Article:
BERLIN (Reuters) - Inflation in five German regions weakened in October, data showed on Monday, lending support to the European Central Bank’s decision to start reducing monetary stimulus for the euro zone only slowly.
The ECB last week said it would cut its bond purchases in half from January, but extended the programme until the end of September, promised years of stimulus and left the door open to backtracking, citing muted price pressures.
This careful approach is opposed by Bundesbank chief Jens Weidmann who before the ECB policy meeting last week demanded a quick and consistent withdrawal of monetary support.
ECB chief Mario Draghi said on Thursday the central bank’s decisions were not unanimous and that there was a large majority on certain but not all policy measures approved by the ECB governing council, of which Weidmann is a member.
Data published in Germany showed that annual consumer price inflation in the states of Saxony, Bavaria, Hesse, North Rhine-Westphalia, and Baden-Wuerttemberg slowed in October.
Prices fell on the month in three of the five states. In four regions, annual inflation ranged between 1.5 and 1.6 percent, below the ECB’s target of just below 2 percent. In the fifth region, Saxony, the reading was highest at 1.8 percent.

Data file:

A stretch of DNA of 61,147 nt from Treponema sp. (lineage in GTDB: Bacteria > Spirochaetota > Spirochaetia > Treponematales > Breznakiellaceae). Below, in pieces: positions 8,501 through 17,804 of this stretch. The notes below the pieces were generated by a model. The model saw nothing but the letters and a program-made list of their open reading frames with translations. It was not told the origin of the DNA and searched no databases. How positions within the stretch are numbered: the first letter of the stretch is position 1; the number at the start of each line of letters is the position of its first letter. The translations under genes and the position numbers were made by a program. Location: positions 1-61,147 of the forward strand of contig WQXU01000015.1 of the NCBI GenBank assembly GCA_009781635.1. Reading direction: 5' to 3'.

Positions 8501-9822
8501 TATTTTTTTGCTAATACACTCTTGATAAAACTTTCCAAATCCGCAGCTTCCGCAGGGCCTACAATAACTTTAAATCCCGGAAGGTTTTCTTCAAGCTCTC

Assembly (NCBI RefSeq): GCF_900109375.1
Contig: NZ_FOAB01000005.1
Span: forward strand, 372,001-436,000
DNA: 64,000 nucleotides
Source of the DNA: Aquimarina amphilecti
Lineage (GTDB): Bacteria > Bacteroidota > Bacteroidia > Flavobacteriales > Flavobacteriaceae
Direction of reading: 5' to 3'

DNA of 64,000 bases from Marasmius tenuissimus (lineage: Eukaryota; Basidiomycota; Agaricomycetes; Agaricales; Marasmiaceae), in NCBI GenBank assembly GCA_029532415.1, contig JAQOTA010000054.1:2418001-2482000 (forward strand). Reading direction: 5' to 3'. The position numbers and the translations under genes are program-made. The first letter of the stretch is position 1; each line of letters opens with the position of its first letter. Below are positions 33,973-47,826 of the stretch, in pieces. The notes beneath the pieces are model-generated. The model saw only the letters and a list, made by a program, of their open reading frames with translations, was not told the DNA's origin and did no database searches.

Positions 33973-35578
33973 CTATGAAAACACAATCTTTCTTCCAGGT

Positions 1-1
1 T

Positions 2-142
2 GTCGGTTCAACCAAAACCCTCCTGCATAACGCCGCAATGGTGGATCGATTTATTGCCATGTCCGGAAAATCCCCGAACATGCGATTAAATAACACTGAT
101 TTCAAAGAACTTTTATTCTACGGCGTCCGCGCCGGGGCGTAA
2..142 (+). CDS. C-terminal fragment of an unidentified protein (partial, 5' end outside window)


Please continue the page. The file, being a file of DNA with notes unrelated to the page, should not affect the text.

The annual figures for the five states had ranged from 1.8 percent to 2.1 percent in September.
A Reuters poll conducted before the release of the regional data suggested that pan-German EU-harmonised inflation slowed to 1.7 percent in October from 1.8 percent in September.
Preliminary data for the whole euro zone is due on Tuesday and should show an unchanged value of 1.5 percent in October, according to a Reuters poll.
The German economy grew by 0.7 percent on the quarter between January and March and by 0.6 percent in the second quarter, driven by household and state spending as consumers and authorities reap the benefits of record-low borrowing costs and a low unemployment rate.
Spanish data showed earlier on Monday that annual consumer price inflation inched down to 1.7 percent on the year in October, below September’s reading of 1.8 percent.
Reporting by Joseph Nasr; Editing by Alison Williams